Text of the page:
Randy French, owner of Surftech surfboards, has remained relatively quiet throughout the whole Clark foam fiasco. And with legendary shapers such as Rusty Preisendorfer joining in the Surftech crusade, you'd think French would be laughing out loud. However, not one to toot his own horn, and realizing this is not a pleasant time for many in the industry, French remains stoic and focused rather than giddy. This Q & A took place at Surftech HQ in Santa Cruz California in the latter part of December 2005.- SURFERmag.com Ed.
SURFERmag.com: Hey Randy, first off, what about this rumor that you are retiring?
RANDY FRENCH: (light laugh, casually commenting) Nah, that's not true. I do travel a lot, but I don't work every day. I have the opportunity now to pass some of my responsibilities on, and focus things I like to do, like R&D and new technologies. I do have a yearly travel schedule that takes me around the world: Hong Kong, Europe, Spain, Maldives, Indo, France, Australia, Hawaii…all business related of course.
SURFERmag.com: How long have you been shaping? And do you still shape surfboards?
RANDY FRENCH: I started shaping in 1968. I still shape boards, it is the heart of new design. I have been shaping new designs for Dino Miranda and Lance lately. I don’t have to shape, but I love it. I’m not doing production shaping, just for R&D and custom shapes. We have a great shaping bay here, and I work on improving design by shaping prototypes, and working with our team riders.
SURFERmag.com: So, how do you feel about the Clark Foam closure?
RANDY FRENCH: I think it was horrible how it was done. Most of the local shapers here in Santa Cruz, guys like Ward Coffey, Doug Shroedel, Pat Taylor, Coletta, Mark Goin, they are all lifelong friends. I hate to see my friends having this trouble. Everyone here at Surftech is bummed. We work with shapers from around the world every day. Part of Surftech is to support and help the shapers we produce boards for. What happened with Clark Foam has hurt the whole industry. We are really bummed about it.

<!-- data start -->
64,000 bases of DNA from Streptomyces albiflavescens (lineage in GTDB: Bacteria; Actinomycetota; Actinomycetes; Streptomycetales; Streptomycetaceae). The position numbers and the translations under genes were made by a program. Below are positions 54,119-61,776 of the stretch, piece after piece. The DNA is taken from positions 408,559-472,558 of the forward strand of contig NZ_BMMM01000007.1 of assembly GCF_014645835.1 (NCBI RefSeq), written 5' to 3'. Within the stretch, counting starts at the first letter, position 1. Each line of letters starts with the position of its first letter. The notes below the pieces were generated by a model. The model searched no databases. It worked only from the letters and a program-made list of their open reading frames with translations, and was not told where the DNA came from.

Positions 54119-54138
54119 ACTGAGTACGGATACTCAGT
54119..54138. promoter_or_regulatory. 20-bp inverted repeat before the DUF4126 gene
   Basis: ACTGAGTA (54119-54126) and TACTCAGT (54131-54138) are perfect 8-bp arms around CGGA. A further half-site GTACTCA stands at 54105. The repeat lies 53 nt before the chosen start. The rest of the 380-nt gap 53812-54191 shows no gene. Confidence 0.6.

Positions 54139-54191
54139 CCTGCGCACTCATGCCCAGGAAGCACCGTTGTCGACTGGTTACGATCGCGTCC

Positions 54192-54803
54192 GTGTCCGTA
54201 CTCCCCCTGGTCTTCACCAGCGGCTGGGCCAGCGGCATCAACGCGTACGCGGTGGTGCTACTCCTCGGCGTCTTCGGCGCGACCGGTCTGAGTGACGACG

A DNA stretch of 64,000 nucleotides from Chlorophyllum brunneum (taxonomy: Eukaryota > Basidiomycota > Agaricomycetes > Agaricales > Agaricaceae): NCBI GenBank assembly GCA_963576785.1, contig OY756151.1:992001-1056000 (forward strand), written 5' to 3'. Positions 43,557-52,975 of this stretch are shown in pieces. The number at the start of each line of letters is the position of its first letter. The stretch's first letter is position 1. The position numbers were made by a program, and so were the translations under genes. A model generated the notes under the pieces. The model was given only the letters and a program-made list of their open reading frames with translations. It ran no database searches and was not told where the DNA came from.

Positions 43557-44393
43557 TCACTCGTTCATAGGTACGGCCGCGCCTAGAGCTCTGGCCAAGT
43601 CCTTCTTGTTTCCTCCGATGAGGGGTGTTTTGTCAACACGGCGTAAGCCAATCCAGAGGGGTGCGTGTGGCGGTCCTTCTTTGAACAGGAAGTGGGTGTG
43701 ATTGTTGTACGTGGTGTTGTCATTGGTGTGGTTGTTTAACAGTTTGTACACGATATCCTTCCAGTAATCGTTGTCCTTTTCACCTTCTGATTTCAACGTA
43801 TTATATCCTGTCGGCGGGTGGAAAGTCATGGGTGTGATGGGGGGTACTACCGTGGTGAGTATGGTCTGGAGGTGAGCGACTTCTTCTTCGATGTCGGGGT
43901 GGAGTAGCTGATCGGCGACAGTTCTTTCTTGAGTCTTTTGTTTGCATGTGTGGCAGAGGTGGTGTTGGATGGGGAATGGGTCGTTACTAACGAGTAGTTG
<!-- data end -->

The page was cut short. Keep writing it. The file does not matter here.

SURFERmag.com: Has the Clark Foam closure boosted sales at Surftech?
RANDY FRENCH: A little, we have been busier. We have always had a problem keeping inventory though, especially with the popular models. We have been growing at a steep rate every year, and unlike other industries, there is no projections coming from the surfshops. There is no forecasting. For people relying on Clark Foam for blanks, there was flexibility. Clark could produce on demand. If production moves overseas, then it will affect that immediate availability that everyone was used to. Manufacturing will require pre-booking, not the immediate production flexibility that shapers have enjoyed here over the years. It will force the industry into forecasting their needs, instead of getting blanks as they need them. The surfboard industry will have to mature.
SURFERmag.com: What changes do you foresee in the custom surfboard industry?
RANDY FRENCH: Well, I think we are going to see different foams, new technologies, and more companies producing them. In the long run it will be a healthy thing. With more companies coming into the blank building business, it will prevent something like this from happening again. It will also force the industry into using different materials.
Things will never be the same as they were.
SURFERmag.com: Do you see a shift toward epoxy based products?
RANDY FRENCH: Epoxy technology as been available for years, and only a few people were willing to try it. Guys like Greg Loehr offered the industry epoxy based technology years ago, but not many people were willing to make that shift over. Now, the industry will be forced to try different materials. In the long run it will be a good thing.
SURFERmag.com: What types of innovation is Surftech working on right now?
RANDY FRENCH:: We have an aggressive R&D program here at Surftech. We are working on new technology constantly. At the tradeshows (Fla. and San Diego) in January
we will be releasing Tuflite2 and Tuflite3. We strive for approval on a pro level. We have guys like Shane Dorian testing them in Hawaii, fresh off the tour, saying that they could win an event on this technology. That is what we want to hear.